Publication Date


Document Type


First Advisor

Dillman, C. Daniel||Villmow, Jack

Degree Name

M.S. (Master of Science)

Legacy Department

Department of Geography


Land tenure--Yugoslavia; Yugoslavia--Population; Yugoslavia--Rural conditions


The Vojvodina of Yugoslavia has been historically characterized by a marked diversity in both the ethnic composition of its agricultural population and its land tenure structure. During the past century, political, economic and social forces have brought renewed changes to these rural systems. Three major agrarian reforms have taken place in Yugoslavia within the past fifty years. Following their enactment, rural population composition and land ownership systems in Vojvodina were dramatically transformed. The most pronounced alterations in rural population composition occurred under the reforms instituted at the conclusion of each World War. Land ownership systems were changed concurrently during both post-war periods, but were particularly broad and far-reaching under the socialist reform movements. The findings of the study show that a major aim of the Reform was to strengthen the South Slav element in Vojvodina while lessening the influence of its estate-owning foreign minorities. This was achieved by expropriating land from the large estates while resettling some of its landless and small landed peasants coming from the overpopulated mountainous areas south of the Danube. Bureaucratic mismanagement, along with shortsighted programs caused the reform to fall short of its objectives. The changes brought about however, were basic ones, in terms of the extent to which the rural population and land tenure structure were transformed. The conclusion of World War II marked the emergence to power by the socialist regime which enacted new reforms designed to bring about a socialist transformation of the rural landscape. The Agrarian Reform of 1945 was much broader than its interwar predecessor, bringing even greater changes to the rural systems in Vojvodina. The new government stressed the development of a form of collectivization which closely resembled the Soviet kolkhoz. The collective system was abandoned by the early 1950's due to organizational and operational defects, and due to increased peasant resistance. A new series of reform measures were introduced in 1953, whereby the collectives were reorganized, while at the same time further reducing the maximum limit of private holdings. In spite of these restrictions, private land holdings increased markedly In number and size as more peasants withdrew from the collectives. The mid-1950's was a period of transition during which time government and peasant attitudes alike were changing. The government was in the process of a major policy shift regarding the national economy which included an expansion of its market oriented cooperatives. At the same time the government was trying to win the confidence of the peasant by providing him with vital agricultural services. The peasant was reluctant at first to accept the new system due to earlier held suspicions of socialist planned programs. As the new cooperative system began to expand, the peasantry became aware of the advantages it provided. The importance of collectivization steadily declined as the cooperatives continued to attract participants from the private peasant sector.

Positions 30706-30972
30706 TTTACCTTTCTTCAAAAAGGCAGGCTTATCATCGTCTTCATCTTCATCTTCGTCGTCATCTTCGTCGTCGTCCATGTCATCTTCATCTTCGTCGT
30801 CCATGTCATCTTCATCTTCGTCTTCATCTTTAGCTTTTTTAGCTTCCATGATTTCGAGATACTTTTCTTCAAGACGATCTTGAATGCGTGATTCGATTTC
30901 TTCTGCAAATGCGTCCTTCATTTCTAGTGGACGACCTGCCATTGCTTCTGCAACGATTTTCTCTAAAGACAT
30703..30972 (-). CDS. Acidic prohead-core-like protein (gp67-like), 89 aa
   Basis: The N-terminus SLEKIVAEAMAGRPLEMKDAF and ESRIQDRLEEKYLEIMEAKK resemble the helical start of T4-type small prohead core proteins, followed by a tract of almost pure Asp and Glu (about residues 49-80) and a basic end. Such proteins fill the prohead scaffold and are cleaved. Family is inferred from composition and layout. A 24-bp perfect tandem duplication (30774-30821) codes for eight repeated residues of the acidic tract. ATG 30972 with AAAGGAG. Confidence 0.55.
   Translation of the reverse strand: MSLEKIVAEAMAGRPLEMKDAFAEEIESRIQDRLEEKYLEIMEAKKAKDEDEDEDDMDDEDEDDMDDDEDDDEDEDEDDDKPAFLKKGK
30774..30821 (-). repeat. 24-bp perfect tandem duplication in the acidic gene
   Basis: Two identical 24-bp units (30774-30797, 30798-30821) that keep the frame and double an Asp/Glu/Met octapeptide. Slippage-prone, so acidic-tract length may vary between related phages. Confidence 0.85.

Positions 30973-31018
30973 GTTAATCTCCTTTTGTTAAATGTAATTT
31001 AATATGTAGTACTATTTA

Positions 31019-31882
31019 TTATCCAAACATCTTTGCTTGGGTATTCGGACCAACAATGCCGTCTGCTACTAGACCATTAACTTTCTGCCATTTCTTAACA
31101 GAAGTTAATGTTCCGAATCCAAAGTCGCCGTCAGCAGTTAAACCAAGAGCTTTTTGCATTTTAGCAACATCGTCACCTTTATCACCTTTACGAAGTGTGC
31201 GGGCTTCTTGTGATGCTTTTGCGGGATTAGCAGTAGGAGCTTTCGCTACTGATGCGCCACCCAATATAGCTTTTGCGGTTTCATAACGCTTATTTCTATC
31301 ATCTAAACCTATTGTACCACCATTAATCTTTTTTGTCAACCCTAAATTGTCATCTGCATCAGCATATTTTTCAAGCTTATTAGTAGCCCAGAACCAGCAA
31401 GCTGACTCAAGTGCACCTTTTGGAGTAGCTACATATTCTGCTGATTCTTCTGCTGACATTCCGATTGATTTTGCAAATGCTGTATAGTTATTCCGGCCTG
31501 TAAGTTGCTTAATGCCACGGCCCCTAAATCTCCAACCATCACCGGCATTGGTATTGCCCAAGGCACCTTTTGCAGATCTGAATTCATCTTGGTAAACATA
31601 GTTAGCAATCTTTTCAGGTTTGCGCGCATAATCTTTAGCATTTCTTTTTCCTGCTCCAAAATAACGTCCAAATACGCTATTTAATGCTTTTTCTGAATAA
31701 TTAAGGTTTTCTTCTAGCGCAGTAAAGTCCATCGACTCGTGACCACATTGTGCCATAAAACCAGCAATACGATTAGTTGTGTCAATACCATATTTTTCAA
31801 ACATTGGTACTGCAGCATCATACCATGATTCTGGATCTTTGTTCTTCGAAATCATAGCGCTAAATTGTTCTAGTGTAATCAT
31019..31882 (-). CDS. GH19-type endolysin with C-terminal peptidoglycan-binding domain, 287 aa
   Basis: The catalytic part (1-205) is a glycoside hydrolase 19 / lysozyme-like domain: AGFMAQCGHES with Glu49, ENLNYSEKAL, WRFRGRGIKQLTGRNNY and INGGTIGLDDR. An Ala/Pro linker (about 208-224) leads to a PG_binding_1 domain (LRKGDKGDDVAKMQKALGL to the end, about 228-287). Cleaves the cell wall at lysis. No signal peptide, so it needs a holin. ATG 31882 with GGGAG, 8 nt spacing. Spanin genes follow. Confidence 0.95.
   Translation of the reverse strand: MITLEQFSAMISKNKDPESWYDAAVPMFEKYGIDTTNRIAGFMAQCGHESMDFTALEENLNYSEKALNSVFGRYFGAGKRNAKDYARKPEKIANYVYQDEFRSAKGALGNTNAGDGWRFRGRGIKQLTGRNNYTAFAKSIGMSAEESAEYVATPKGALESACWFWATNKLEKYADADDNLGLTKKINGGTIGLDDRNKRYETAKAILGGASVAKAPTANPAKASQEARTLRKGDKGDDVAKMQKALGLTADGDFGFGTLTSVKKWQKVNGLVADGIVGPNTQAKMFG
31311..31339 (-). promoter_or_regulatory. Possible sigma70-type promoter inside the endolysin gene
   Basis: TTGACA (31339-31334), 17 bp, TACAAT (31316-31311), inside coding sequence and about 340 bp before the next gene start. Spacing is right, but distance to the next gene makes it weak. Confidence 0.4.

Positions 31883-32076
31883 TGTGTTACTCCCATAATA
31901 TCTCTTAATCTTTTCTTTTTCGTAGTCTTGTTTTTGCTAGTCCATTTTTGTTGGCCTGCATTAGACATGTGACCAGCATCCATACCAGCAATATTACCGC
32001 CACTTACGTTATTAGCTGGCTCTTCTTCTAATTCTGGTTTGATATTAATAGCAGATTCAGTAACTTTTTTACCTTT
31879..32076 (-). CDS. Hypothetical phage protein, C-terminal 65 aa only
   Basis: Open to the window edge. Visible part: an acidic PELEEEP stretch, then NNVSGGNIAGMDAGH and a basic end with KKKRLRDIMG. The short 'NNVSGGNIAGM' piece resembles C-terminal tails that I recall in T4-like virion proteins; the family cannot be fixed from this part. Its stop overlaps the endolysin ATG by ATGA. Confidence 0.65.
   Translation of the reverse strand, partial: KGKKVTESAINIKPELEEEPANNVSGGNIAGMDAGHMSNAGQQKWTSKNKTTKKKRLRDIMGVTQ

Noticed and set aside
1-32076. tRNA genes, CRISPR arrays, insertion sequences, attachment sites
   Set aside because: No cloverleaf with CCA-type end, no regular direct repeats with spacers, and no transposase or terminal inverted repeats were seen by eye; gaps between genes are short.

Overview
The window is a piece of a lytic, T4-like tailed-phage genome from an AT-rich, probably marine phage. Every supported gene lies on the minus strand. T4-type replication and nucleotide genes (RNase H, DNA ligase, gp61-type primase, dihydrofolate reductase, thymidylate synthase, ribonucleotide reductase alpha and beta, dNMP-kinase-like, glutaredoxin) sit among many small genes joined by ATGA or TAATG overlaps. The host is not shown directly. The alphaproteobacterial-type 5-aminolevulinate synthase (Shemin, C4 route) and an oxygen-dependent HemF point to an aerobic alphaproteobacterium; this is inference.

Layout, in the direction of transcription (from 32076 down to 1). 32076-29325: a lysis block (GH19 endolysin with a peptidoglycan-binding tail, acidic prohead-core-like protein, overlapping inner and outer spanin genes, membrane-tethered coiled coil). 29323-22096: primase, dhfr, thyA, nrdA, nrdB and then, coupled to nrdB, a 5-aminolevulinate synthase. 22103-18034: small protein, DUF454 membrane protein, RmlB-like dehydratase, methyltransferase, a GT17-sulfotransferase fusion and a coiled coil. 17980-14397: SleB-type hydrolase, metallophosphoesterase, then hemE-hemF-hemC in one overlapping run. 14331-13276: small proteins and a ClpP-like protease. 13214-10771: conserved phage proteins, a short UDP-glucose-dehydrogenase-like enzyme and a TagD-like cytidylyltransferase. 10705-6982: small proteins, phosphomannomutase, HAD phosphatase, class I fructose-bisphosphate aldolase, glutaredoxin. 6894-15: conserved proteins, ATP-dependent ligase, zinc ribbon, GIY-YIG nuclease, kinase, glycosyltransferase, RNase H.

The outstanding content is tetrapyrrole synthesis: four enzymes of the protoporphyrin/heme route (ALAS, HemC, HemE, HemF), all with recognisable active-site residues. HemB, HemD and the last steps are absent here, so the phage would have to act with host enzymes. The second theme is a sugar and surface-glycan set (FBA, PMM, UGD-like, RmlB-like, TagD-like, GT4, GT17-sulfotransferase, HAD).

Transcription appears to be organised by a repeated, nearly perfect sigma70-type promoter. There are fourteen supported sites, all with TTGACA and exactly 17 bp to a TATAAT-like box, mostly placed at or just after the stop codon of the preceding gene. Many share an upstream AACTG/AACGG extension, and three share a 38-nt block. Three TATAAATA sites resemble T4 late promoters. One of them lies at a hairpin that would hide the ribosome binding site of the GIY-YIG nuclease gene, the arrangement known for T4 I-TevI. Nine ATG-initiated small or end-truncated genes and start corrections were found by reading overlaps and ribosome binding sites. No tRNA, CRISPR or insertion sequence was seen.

Includes bibliographical references.||Includes maps.


viii, 117 pages




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